When I first heard about The Elder Scrolls Online I was pretty disappointed with the idea. I didn’t want Bethesda working on another of those pretty mindless online games whereby you spend forever hitting rats and engaging in a ludicrous fantasy story that involves you delivering parcels.
I wanted another game like The Elder Scrolls V: Skyrim.
I think it was Skyrim’s director, Todd Howard, that countered a question regarding multi-player in Skyrim by saying that the game was all about the player. The player alone is the hero of Skyrim. The world and the narrative revolve around that one player resulting in a finely honed and delicately paced experience.
You are not going to get this sort of thing in The Elder Scrolls Online.
I’ve been playing The Elder Scrolls Online for the past week in a special press preview session with a handful of other games journalists. It’s been a quiet affair with only the odd interaction with other players. When Australia is up the rest of the western world is asleep, hence the sparsely populated server. From a game-play point-of-view; this was exactly what I wanted. It gave me an experience like that of Skyrim: the lone adventurer out to save the day.
On the odd occasion when I found myself in dungeon and another player waded into the fray, it was like someone crashing my party. From a narrative point of view the situation was odd as well. There I was sneaking around a dungeon looking for the cause of a great sickness and suddenly in wades a huge barbarian of a player massacring everyone and harvesting all my clues whilst he’s at it.
I can only imagine what the game is going to be like with hundreds or more likely thousands of adventurers all after the same thing.
For the first few weeks the newbie areas are going to look like the Somme. Are we going to have to queue up for the quest loot? I know spawn camping and dealing with kill stealers is par for the course when playing MMOs, but it’s not really The Elder Scrolls, is it. Having loads of people completing the same quest may be OK for World of Warcraft, but The Elder Scrolls games have, in my mind, been a little more classy that that.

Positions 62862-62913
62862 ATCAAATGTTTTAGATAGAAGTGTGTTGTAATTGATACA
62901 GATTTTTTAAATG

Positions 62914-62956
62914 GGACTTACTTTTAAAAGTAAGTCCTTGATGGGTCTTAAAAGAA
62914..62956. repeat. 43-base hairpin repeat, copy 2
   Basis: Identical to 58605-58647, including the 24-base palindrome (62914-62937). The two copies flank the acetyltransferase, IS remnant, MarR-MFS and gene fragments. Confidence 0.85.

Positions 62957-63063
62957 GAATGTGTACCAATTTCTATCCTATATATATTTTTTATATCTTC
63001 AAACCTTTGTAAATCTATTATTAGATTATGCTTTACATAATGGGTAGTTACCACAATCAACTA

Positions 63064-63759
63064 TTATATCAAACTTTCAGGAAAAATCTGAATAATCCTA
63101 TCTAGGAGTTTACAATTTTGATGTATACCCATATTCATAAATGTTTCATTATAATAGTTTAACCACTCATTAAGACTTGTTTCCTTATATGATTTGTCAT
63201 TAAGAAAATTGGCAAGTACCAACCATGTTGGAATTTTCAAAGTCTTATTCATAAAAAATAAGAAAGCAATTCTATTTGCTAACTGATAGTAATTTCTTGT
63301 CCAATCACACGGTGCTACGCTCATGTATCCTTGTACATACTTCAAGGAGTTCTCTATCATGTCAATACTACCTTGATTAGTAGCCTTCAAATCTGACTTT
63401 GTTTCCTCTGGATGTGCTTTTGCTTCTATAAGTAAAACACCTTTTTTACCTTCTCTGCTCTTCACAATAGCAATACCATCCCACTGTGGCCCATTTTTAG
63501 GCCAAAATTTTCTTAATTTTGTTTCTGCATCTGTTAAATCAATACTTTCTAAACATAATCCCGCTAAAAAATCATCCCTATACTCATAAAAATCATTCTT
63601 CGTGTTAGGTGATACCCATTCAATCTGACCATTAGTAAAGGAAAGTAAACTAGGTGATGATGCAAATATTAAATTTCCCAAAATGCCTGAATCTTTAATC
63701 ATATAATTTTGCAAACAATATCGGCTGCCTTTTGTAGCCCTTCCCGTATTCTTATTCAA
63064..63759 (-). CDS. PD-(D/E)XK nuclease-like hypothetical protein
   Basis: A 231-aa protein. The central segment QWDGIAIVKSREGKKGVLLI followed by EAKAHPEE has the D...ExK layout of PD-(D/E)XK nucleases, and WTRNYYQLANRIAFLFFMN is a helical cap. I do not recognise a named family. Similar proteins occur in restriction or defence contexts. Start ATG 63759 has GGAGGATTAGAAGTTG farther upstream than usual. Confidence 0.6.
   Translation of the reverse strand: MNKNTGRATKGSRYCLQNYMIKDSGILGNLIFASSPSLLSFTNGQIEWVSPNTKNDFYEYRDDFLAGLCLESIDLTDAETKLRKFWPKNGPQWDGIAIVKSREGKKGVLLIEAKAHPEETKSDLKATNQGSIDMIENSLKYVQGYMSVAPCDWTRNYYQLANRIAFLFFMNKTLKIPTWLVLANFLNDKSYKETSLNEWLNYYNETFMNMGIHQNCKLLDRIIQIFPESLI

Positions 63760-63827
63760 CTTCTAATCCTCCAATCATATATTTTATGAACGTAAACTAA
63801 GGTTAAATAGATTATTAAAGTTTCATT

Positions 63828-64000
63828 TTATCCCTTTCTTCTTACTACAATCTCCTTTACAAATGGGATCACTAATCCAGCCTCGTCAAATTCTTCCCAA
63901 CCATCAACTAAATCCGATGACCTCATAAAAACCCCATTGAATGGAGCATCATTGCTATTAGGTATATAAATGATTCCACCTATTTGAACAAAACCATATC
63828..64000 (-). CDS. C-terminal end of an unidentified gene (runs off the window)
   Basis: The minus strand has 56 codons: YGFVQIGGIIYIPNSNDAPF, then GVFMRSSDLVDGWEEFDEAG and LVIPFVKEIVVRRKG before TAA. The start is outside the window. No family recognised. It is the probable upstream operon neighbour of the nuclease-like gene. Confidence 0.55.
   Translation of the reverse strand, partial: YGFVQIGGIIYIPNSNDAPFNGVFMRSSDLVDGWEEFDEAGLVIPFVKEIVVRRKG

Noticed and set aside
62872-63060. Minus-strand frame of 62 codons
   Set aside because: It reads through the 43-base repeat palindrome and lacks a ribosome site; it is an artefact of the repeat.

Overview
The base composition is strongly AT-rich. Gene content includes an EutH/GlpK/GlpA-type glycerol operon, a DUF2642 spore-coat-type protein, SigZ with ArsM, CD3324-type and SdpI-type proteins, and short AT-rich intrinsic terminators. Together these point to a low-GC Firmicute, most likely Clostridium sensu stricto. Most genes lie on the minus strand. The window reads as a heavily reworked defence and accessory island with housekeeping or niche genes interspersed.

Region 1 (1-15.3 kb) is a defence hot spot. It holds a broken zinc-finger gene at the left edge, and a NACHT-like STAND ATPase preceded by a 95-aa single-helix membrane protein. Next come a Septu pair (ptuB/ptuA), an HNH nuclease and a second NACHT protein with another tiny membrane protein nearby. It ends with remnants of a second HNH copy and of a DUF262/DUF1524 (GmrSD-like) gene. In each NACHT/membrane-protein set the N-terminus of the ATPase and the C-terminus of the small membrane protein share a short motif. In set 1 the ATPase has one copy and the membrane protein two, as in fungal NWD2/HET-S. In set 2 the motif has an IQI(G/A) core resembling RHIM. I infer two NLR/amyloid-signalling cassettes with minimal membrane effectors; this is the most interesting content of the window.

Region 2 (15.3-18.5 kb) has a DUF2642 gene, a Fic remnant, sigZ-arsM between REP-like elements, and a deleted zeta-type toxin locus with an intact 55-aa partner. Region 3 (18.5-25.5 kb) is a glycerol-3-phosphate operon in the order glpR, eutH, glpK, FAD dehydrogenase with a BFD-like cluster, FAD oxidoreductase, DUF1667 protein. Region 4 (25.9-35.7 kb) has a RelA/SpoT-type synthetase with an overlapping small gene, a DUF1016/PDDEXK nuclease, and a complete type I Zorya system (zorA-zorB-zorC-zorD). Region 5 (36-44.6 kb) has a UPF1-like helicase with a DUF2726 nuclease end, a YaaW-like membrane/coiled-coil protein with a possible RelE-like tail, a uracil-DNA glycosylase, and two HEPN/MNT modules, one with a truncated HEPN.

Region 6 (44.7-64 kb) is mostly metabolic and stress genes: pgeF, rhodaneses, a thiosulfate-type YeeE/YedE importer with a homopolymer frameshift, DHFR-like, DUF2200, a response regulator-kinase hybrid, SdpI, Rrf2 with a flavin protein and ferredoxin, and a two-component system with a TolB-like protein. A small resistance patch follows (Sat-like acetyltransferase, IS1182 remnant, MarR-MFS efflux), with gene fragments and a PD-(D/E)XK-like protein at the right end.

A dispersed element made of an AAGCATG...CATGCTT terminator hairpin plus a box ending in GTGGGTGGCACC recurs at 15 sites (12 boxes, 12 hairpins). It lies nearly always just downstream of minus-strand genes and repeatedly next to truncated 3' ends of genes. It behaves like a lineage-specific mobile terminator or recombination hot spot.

What makes it worse is that the quests are written in such a manner that suggests that the plot is unique to you. The townsfolk never ask “Please go to the cave and save my sister, oh and by the way, you may bump into the other hundred other adventurers that I’ve also sent down there”.
The very fact that I’m going to be sharing this fantastic world with loads of other people is likely to be the thing that turns me off the game. Don’t get me wrong, I’ve been playing and enjoying MMORPGs since the days of Everquest, but I know just how cool The Elder Scrolls games are as single-player games. Having played the game for a week virtually in solitude, I believe that The Elder Scrolls Online experience will end up as a pale reflection of what it could be just because it is online.
The game itself draws heavily on the established Elder Scrolls mythology, making the game world instantly familiar to me. This and the finely crafted quests helped suck me into a game that really felt like an extension of Skyrim- a game that I’m still actively playing on Xbox 460 and PC. There’s no doubt in my mind that Bethesda have gone all out to create a genre-defining MMO based on their top tier game property. Visually the game is quite breathtaking and the environments absolutely huge. I really can’t fault the gameplay or the technical presentation.
Still, as much as I liked my experience with The Elder Scrolls Online, I wish that Bethesda had spent the incredible amount of effort that they obviously expended on The Elder Scrolls VI. Even though the game is quite superb, I don’t think that it is going to offer me The Elder Scrolls experience that I crave and with a $15/month subscription fee I think, unfortunately, that the whole effort may eventually prove to be misguided.
You can read my preview of The Elder Scrolls Online over at Shanethegamer.com.